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The Waiting Room #100 - Special Edition

30 Years in The Waiting Room

Here it is, the 100th edition of The Waiting Room to commemorate the 30th anniversary of the English Genesis fanclub. Those are two nice big round numbers – all the more reason to be curious just what Alan Hewitt, who has been the big head of the fanclub, would come up with. The steep price of £20 (or roughly 23 Euros) for the special edition indicated it would be something very special indeed ...

The first impression is good: Printed in A4, with an almost too robust binding, nice layout and four-colour printing throughout. This is a whole different league from previous numbers of the magazine. If The Waiting Room produced a magazine like this every couple of months it would be a good thing. Unfortunately, they don't. “The Genesis Web Fanzine”, as they call themselves, is a very simple internet site with rather outdated technology and visuals. Which makes the anniversary number all the more of a surprise.

A hundred copies were printed of this magazine which seems very little considering the English fanclub has been active for 30 years. Then again, both marketing and the ordering process (via Facebook and private messages to Alan) appeared rather slow and not too professional. When, for comparison, the German Genesis fanclub produced a special edition magazine for their 20th anniversary they offered it on the website, and it sold out quite fast.

TitelbildThere is not much to say about the contents: An editor's note from Alan Hewitt that is, unfortunately, riddled with typos, is followed by brief news from spring 2017 (the magazine was printed in September and shipped in October/November 2017). A number of articles make up the bulk of the magazine: two concert reports about the current shows of Phil Collins and Mike & The Mechanics, a review of John Hackett's 2016 solo album Another Life, a feature about a young Italian Genesis fan, an article that is difficult to describe … some American Genesis fan has written a few paragraphs on what he thinks about Peter Gabriel's first two solo albums (do the Waiting Room archives have nothing more relevant?), then part 2 (?!) of an interview Media America Radio conducted with Phil, Tony and Mike in 1988 (why this was selected from the archive remains an enigma) and a number of articles about Steve Hackett. The magazine really massively focuses on Hackett: four pages about the making of Hackett video clips, a ten-page interview with Steve, a four-page interview with Hackett's drummer Gary O'Toole, four pages on some of Steve's concerts in the UK in 2017 and two pages about Steve's show in Drammen, Norway, on April 7, 2017 – 24 pages out of 40, which is nothing negative, but then ...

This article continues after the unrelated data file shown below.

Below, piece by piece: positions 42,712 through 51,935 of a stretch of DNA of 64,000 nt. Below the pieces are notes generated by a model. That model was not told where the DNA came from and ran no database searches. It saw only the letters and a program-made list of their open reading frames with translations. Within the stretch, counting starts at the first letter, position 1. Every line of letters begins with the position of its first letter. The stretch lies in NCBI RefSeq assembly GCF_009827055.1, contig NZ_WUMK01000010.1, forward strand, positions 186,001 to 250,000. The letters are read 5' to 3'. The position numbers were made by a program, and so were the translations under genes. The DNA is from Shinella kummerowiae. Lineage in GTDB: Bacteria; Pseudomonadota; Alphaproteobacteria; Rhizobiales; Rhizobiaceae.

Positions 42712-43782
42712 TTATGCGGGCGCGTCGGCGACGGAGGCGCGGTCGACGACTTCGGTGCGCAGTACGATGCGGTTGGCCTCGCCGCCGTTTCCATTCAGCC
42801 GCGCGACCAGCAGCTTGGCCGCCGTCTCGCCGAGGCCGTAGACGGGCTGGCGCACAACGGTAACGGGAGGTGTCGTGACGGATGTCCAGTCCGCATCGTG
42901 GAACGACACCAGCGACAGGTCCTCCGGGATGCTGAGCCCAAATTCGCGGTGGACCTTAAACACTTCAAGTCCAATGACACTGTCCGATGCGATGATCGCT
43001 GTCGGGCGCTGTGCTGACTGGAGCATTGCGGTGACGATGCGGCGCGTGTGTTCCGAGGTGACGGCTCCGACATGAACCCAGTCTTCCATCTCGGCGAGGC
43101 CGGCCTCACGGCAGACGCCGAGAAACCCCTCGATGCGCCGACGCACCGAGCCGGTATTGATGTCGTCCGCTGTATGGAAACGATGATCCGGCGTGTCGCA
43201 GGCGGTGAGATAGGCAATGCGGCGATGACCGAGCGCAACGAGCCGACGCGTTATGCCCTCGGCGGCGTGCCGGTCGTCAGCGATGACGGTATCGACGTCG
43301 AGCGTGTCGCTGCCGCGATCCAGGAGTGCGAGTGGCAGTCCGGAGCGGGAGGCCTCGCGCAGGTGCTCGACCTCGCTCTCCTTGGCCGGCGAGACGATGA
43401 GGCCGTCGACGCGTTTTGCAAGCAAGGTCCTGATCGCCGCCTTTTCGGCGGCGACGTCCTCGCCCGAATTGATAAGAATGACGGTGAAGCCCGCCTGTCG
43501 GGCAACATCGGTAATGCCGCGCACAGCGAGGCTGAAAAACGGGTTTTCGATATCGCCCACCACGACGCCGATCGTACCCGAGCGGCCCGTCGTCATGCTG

If you bring out a magazine to celebrate your 30th anniversary and if it's the first special edition ever and the first special jubilee activity of a fanclub – shouldn't you come up with something better than to simply publish some current staple articles and reviews with some superfluous stop-gaps in printed form instead of online? There could have been so much more … a report about 30 years of fanclub work in The Waiting Room, a list of everybody who was interviewed, photos from 30 years, testimonials from readers, greetings from band members, messages from various managements and other things like that. Why create one attractive magazine with current material instead of addressing the anniversary and giving the fans a product that documents the strengths of the fanclub and shows what its work is about? Is there nothing worth mentioning in this direction? These days there are modern Genesis-related websites with the whole shebang, with databases and forums, the Italian and German fanclubs have more or less regular conventions and special events, some fanclubs publish three or four printed magazines that are at least on a par with the TWR special edition – it certainly ought to be possible for TWR to bring out something similar?

Demanding £ 20 in advance for The Waiting Room #100 and delivering such a nice but utterly unspectacular product does not do justice to the occasion. Other fanclubs work quietly and celebrate their anniversaries in style – not much comes from England in this way. I did not expect too much, and I was pleasantly surprised by the design of TWR #100, but there could have been more in the way of attractive and relevant content. The original signatures by Anthony Phillips and Steve Hackett do not justify this price either. It is a pity, after 30 years in the waiting room.

By Martin Antes, English by Martin Klinkhardt